Farm animal coalition forming in county
A new organization is looking for members among farmers in Marshall County where instances of animal abuse have gone to court, but they didn't have to if the Farm Animal Care Coalition of Tennessee had been called, group leaders contend.
Furthermore, FACCT will work to help farmers continue their lifestyle against policies conducted by the Humane Society of the United States and People for the Ethical Treatment of Animals, according to Stan Butt, secretary-treasurer of FACCT who spoke to dairymen here Tuesday.
"Defend your right to exist," Butt said. "There are organizations that want all animal operations overseas."
PETA and HSUS are "left-wing activist organizations," Butt said. "For too long, we've allowed the vocal minority to speak up."
Livestock owners, horse enthusiasts and others are concerned about the general public's increasing lack of understanding about what really happens on most Tennessee farms, a FACCT brochure states. Meanwhile, well-funded animal activists are spreading misinformation intended to eliminate animal agriculture and threaten the nation's abundant, affordable food supply.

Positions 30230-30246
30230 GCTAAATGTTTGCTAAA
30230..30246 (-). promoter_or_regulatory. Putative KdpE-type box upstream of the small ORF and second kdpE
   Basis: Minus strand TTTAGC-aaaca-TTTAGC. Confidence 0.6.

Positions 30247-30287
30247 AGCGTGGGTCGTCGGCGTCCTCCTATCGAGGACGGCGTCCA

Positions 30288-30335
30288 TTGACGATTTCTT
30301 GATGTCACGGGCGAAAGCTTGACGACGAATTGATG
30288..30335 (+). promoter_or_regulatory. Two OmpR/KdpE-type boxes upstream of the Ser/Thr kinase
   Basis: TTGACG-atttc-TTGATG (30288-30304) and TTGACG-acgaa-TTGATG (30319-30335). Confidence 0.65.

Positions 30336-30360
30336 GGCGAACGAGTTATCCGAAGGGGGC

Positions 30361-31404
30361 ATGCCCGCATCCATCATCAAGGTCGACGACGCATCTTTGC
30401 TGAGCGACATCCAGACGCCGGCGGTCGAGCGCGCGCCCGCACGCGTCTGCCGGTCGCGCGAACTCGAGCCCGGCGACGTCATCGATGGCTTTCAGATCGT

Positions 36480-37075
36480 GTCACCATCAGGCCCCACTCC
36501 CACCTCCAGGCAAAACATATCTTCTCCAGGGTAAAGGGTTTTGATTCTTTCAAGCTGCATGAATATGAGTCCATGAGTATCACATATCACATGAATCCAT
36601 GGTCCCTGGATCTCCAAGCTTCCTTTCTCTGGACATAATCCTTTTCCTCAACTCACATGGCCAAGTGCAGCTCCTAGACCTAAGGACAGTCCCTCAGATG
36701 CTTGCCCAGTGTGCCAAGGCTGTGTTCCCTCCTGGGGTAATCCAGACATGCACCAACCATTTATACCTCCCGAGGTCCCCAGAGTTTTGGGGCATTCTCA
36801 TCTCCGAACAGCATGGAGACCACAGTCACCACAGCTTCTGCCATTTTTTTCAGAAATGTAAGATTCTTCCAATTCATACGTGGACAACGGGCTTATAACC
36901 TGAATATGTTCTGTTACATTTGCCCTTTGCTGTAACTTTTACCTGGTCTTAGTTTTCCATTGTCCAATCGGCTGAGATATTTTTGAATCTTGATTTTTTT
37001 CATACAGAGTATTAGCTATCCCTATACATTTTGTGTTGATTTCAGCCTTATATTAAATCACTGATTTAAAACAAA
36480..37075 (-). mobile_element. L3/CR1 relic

Butt and Marshall County dairyman Tony White, president of the Tennessee Dairy Producers Association, mentioned intervention by animal rights groups in Bedford County where starving cattle were found, and another similar event with horses in Cannon County recently.
HSUS were called in for help with an alleged puppy mill near Cornersville, but FACCT is concerned with farm animals, not companion animals.
"There's a big difference," White said. "A lot of people think farm animals should be companion animals, but they're not. They're production animals."
A Chapel Hill-area man was taken to Marshall County General Sessions Court a few years ago on animal cruelty charges because horses weren't fed sufficiently, and that case may best illustrate White's explanation on why FACCT is needed.
"If you go down the road and see an animal problem, you'd call the sheriff," he said. The sheriff's office would call the University of Tennessee Agricultural Extension Service agent.
"But now," White said, "FACCT is stepping up to do the right thing."
That may include feeding the animal or taking other steps deemed necessary, he said.
FACCT needs members to be a resource for first responders to crisis situations involving farm animals. Other membership work includes being: a voice for humane animal care and best management practices in agriculture; being an advocate for good food supply; active in educating producers, consumers and policy makers.
FACCT supporters include the Tennessee Department of Agriculture, dairy producers, cattlemen, equine associations, Farm Bureau, pork and poultry producers and other animal groups such as the Tennessee Walking Horse Breeders and Exhibitors Association which is headquartered in Lewisburg.